In Memoriam: Viron Peter Vaky
See the Washington Post obituary here
See the Dialogue's publication to commemorate Vaky's life and work here.
The Inter-American Dialogue mourns the loss of member, former senior fellow, and dear friend Viron "Pete" Vaky, who passed away on November 22, 2012. He was 87 years old.
Born in Corpus Christi, Texas, Ambassador Vaky served in the Foreign Service from 1949 to 1980. He had foreign assignments in Guayaquil, Buenos Aires, Bogotá, Guatemala, San Jose, and Caracas. During his time in Guatemala in the early stages of the country's internal armed conflict, Ambassador Vaky famously warned that US support for the "counter-terror" tactics of the country's military dictatorship would prove corrosive for Guatemala's political development and tarnish the United States' credibility in the region. His views, unpopular at the time, were only revealed when his cables to Washington were declassified decades later.
In Washington, he served as a member of the State Department's Policy Planning Council (1967-68), and senior staff member for Latin America on the National Security Council (1969-70). From 1970-1972 he was diplomat-in-residence at Georgetown University's School of Foreign Service.
He served as United States ambassador to Costa Rica (1972-74), ambassador to Colombia (1974-1976), and ambassador to Venezuela (1976-78). In July, 1978 he was appointed assistant secretary of state for Inter-American Affairs, a position he held until his retirement from the Foreign Service on January 1, 1980.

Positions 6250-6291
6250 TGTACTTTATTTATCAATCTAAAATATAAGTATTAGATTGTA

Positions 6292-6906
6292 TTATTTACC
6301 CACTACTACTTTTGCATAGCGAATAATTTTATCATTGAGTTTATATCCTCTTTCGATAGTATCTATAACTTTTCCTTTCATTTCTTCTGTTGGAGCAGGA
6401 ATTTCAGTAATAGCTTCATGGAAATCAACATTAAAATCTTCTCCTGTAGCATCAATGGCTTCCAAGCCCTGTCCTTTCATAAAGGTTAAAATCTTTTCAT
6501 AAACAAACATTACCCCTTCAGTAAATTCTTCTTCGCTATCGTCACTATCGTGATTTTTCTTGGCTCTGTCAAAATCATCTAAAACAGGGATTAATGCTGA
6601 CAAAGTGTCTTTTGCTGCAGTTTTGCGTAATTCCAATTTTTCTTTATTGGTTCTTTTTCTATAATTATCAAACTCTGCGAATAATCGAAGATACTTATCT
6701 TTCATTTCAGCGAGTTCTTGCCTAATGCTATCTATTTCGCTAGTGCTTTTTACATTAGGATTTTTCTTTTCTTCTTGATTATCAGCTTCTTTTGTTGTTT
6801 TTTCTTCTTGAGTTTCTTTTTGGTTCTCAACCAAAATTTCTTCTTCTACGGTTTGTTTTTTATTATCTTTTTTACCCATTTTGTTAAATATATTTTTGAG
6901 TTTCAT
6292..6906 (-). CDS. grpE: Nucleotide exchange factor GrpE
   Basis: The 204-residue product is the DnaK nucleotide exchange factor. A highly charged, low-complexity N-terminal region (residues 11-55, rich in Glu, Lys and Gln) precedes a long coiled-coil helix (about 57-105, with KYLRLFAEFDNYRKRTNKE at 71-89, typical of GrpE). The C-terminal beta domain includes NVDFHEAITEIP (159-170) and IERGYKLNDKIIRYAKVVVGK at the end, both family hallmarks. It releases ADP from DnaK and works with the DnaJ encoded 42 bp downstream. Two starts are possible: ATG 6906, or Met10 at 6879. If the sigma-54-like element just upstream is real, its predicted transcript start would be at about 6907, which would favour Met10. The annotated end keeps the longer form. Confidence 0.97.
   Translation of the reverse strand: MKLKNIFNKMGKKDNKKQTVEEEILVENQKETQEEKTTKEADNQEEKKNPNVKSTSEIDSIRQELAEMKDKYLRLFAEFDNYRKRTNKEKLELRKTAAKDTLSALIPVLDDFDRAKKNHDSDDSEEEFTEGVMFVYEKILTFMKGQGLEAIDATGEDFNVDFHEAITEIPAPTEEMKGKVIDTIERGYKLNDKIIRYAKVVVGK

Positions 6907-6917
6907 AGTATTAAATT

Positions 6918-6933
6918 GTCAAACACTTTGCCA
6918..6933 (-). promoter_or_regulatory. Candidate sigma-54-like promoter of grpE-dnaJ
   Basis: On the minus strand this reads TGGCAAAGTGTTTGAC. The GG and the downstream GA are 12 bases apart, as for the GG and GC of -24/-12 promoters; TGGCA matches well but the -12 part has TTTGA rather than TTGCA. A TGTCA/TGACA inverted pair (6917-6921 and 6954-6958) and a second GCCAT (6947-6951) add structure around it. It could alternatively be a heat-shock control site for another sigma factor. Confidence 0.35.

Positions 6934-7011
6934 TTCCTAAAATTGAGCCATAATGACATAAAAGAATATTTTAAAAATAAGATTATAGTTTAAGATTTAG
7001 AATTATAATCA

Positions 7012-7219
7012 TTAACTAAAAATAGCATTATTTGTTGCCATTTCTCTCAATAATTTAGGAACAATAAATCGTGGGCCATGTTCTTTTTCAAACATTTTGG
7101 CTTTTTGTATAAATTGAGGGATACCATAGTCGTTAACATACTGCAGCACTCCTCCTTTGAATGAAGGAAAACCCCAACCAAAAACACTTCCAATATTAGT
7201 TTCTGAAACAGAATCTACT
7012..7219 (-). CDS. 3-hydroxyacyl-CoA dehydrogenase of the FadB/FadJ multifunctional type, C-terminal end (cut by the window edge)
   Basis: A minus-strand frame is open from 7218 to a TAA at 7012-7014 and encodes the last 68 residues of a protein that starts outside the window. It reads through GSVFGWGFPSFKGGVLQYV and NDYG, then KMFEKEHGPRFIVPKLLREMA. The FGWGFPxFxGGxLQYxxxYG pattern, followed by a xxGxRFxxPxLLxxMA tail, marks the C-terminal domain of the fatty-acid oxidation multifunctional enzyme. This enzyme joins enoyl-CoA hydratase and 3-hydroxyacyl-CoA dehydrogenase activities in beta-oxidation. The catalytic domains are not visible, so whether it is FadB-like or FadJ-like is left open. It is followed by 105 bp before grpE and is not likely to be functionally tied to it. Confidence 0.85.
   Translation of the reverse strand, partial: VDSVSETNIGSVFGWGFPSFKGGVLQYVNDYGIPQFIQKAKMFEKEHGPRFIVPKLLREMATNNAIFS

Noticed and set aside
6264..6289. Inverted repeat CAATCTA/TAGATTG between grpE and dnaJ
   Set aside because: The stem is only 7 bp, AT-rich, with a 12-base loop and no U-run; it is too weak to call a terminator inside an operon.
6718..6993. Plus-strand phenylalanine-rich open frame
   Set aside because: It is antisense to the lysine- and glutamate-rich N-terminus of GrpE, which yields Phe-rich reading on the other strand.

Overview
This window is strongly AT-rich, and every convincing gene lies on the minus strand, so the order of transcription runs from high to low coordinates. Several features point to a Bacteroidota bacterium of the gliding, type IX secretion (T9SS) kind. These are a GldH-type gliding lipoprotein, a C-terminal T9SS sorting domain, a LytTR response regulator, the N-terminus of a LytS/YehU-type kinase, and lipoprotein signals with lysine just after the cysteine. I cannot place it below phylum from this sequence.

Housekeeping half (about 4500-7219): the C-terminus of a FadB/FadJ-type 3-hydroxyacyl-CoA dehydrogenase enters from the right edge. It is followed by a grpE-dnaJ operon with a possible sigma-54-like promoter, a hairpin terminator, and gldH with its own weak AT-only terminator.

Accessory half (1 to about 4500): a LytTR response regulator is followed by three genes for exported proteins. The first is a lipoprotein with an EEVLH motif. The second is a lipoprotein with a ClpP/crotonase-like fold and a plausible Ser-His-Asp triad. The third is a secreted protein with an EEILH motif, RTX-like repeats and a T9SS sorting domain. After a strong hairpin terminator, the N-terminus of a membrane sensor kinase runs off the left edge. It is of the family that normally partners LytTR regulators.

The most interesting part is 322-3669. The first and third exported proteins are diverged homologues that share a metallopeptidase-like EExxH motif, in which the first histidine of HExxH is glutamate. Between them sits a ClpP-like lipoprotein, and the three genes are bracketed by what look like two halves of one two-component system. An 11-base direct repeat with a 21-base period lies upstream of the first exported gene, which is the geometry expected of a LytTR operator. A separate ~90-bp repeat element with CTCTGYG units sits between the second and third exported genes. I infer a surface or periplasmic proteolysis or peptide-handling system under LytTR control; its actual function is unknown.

Following his retirement, he served as associate dean and research professor in Diplomacy at the School of Foreign Service, Georgetown University until 1985, and as adjunct professor of Diplomacy until 1994. From 1985 to 1992 he was a senior associate at the Carnegie Endowment for International Peace.
In 1987, while at Carnegie, he instituted, with the Inter-American Dialogue, the Inter-American Breakfast Roundtable, a program of high-level forums on US-Latin American relations. He became a member of the Dialogue in October 1988. From 1994 to 2011, he was a Dialogue senior fellow.
Ambassador Vaky graduated from Georgetown University's School of Foreign Service and received a Master's degree in International Relations from the University of Chicago. During World War II he served in the US Army Signal Corps.
He is survived by his wife of 63 years, Luann Colburn Vaky, three sons, Peter Colburn Vaky, Paul Stephen Vaky, and Matthew Alexander Vaky, and eight grandsons and two granddaughters.
Articles and analyses by Vaky:
- Declassified cables on "Guatemala and Counter-terror," US Department of State Policy Planning Council, March 29, 1968.
- "Can Anti-Narcotics Efforts be Multilateralized?" co-authored with Jorge I. Domínguez, Inter-American Dialogue Policy Brief, April 2, 2001.
- "The Inter-American Agenda and Multilateral Governance: The Organization of American States," A Report of the Inter-American Dialogue Study Group on Western Hemisphere Governance, chaired by Viron P. Vaky, April 1997.
- "Central America Gives Us an Opening: Time's Right for Economic Strategy Where Military One Failed," Los Angeles Times, March 30, 1988.
- "If Nicaragua's Neighbors Have Faith, So Should We," Los Angeles Times, August 14, 1987.
- "Positive Containment in Nicaragua," Foreign Policy, Fall 1987.
- "A Strategy for Handling Nicaragua," co-authored with Lee H. Hamilton, New York Times, July 31, 1987.
- "Hemispheric Relations: 'Everything is Part of Everything Else,'" Foreign Affairs, 1980.
- "Central America at the Crossroads," testimony before the House Committee on Foreign Affairs, Subcommittee on Inter-American Affairs, September 11, 1979.
- "Key US Strategist on Nicaragua: Viron Peter Vaky," by Graham Hovey, The New York Times, July 12, 1979.
- "Statement of Viron P. Vaky, Assistant Secretary of State for Inter-American Affairs, Before the Western Hemisphere Subcommittee of the Senate Foreign Relations Committee," October 6, 1978.